With its 1,200 acres of technology, art, shops, concessions, carnival amusements and exhibits from more than 60 countries, the Louisiana Purchase Exposition, better known as the St. Louis World’s Fair, dazzled some 19 million visitors from April to December 1904. Included in the crowds were members of the Obenchain family of Bowling Green, Kentucky.
Sixteen-year-old Margery Obenchain attended the Fair in August while visiting friends in St. Louis. Then it was the turn of her mother, Lida Calvert Obenchain, and younger sister Cecilia. On September 23, while 9-year-old “Cecil” and a cousin toured the massive Palace of Manufactures Building, a weary Lida sat on the steps and composed a letter to her sister Josephine.
Lida found two aspects of the extravaganza the most interesting: the flowers, which she termed “the glory of the fair,” and its international flavor. The French pavilion was “so gorgeous and magnificent that we held our breath and talked in whispers.” The Austrian and Italian pavilions were also full of “beautiful things.” The Brazilian pavilion, by contrast, was just “coffee, nothing but coffee, with a few photographs thrown in.” She also alluded to the Fair’s “living exhibits,” where exotic peoples from the Americas, the Far East, the Philippines and Africa demonstrated their native customs in a manner that tended to reinforce the onlooker’s prejudice about the superiority of Western, industrialized ways. What were mere curiosities for Lida, however, were objects of scholarly interest for another visitor, her niece Jeannette Brown Obenchain, then studying anthropology at the University of Chicago. Jeannette was “listening to lectures and hobnobbing with the savage races,” Lida reported. “They treat her like a man and a brother and she thinks they are ‘perfectly lovely.’ Indians, Filipinos, Cliff Dwellers and all seem to recognize her as a kindred spirit.”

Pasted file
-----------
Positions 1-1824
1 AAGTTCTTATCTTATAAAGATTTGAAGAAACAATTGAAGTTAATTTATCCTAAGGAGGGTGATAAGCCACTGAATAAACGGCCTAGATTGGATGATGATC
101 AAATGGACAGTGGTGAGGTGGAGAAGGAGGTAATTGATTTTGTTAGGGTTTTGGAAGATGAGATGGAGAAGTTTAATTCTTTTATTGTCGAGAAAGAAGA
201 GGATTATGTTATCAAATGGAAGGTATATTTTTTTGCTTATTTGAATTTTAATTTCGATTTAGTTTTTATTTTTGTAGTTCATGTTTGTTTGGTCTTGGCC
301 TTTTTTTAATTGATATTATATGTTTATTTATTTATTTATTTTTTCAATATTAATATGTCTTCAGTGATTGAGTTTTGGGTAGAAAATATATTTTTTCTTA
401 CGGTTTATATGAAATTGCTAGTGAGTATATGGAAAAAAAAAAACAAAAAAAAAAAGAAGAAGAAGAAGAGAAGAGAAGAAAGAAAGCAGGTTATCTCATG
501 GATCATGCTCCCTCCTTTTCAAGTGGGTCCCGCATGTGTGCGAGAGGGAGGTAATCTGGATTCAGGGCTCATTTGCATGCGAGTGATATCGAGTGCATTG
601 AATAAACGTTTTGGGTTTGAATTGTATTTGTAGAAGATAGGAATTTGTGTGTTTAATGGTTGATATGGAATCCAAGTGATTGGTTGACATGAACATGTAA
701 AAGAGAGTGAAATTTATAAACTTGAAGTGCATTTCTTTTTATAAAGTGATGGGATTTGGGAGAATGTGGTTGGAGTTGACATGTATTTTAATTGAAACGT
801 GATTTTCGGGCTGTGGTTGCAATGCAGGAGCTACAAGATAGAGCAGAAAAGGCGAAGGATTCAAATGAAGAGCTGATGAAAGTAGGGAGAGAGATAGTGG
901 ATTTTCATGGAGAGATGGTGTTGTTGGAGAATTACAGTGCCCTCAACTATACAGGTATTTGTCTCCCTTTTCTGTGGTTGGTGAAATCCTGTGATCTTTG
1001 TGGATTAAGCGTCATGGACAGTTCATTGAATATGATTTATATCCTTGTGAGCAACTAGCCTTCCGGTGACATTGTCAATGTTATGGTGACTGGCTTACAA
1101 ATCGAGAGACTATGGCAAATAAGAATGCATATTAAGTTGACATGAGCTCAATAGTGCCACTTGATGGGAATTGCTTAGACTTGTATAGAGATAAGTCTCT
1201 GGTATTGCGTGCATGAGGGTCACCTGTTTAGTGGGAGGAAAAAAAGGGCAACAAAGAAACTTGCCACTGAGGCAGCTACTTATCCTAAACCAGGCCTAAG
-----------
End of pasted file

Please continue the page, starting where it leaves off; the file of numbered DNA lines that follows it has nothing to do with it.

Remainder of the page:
And Cecil? True, she “went into raptures” over the lace displays at the Belgian pavilion, but was also busily accumulating a good deal of souvenir “plunder” and demanding popcorn, candy and “other trash” whenever they passed a concession booth. No mention, however, of whether she sampled that confection now most famously associated with the Fair, the ice cream cone.
Lida’s letter from the St. Louis World’s Fair is part of the Calvert-Obenchain-Younglove Collection in the Manuscripts & Folklife Archives section of WKU’s Department of Library Special Collections. Click here for a finding aid. For other collections relating to fairs and exhibitions, search TopSCHOLAR and KenCat.